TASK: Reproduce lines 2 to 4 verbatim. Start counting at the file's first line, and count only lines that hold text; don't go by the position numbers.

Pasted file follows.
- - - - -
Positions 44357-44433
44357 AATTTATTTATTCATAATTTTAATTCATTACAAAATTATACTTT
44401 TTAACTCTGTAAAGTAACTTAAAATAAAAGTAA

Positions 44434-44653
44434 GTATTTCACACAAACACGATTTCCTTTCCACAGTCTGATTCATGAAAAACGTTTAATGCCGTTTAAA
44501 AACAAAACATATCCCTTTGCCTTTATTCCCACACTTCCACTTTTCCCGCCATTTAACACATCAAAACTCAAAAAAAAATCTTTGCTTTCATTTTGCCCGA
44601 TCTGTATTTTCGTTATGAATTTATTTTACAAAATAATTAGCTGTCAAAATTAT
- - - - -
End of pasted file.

44357 AATTTATTTATTCATAATTTTAATTCATTACAAAATTATACTTT
44401 TTAACTCTGTAAAGTAACTTAAAATAAAAGTAA

Positions 44434-44653